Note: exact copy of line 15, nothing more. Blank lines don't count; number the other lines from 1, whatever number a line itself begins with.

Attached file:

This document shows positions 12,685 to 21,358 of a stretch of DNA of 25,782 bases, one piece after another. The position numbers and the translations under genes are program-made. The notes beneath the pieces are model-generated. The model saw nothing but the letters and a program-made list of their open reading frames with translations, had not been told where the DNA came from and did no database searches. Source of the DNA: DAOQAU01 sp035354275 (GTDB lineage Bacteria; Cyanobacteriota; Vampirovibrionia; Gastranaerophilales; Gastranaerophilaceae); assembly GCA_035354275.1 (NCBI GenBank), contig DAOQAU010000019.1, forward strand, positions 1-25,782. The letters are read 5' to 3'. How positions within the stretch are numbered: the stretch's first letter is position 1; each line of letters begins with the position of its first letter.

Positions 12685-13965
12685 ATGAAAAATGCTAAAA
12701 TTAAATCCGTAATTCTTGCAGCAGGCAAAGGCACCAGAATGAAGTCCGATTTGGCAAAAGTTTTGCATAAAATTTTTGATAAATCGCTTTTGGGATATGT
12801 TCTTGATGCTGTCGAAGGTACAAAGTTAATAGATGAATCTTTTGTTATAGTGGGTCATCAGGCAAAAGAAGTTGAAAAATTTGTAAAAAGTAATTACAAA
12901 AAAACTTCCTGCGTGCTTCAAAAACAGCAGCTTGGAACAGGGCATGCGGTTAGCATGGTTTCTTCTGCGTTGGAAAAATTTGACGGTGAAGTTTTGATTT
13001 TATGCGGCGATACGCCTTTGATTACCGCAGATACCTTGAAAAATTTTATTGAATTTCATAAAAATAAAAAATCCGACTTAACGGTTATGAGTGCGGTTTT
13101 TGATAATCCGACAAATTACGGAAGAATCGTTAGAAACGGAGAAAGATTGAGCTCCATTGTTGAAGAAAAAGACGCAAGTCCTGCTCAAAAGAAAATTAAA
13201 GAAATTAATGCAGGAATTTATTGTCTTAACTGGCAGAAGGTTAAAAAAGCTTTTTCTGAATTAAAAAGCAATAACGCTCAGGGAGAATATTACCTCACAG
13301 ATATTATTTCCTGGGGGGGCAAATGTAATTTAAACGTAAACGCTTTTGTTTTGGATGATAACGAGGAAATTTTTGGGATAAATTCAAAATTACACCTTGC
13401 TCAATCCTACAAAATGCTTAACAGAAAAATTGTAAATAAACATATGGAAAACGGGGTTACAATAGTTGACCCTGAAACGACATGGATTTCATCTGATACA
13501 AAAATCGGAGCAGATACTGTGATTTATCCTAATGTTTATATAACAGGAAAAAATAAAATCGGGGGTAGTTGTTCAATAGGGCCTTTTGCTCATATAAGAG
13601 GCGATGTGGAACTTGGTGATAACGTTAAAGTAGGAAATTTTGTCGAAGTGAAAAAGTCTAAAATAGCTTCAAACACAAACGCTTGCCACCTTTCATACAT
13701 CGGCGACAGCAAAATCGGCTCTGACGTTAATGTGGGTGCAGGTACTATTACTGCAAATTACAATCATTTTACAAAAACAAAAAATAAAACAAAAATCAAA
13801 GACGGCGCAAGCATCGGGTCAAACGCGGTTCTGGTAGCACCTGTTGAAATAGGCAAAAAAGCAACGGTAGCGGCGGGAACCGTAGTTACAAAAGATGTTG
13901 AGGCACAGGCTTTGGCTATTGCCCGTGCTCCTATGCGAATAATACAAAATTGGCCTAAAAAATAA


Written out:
13801 GACGGCGCAAGCATCGGGTCAAACGCGGTTCTGGTAGCACCTGTTGAAATAGGCAAAAAAGCAACGGTAGCGGCGGGAACCGTAGTTACAAAAGATGTTG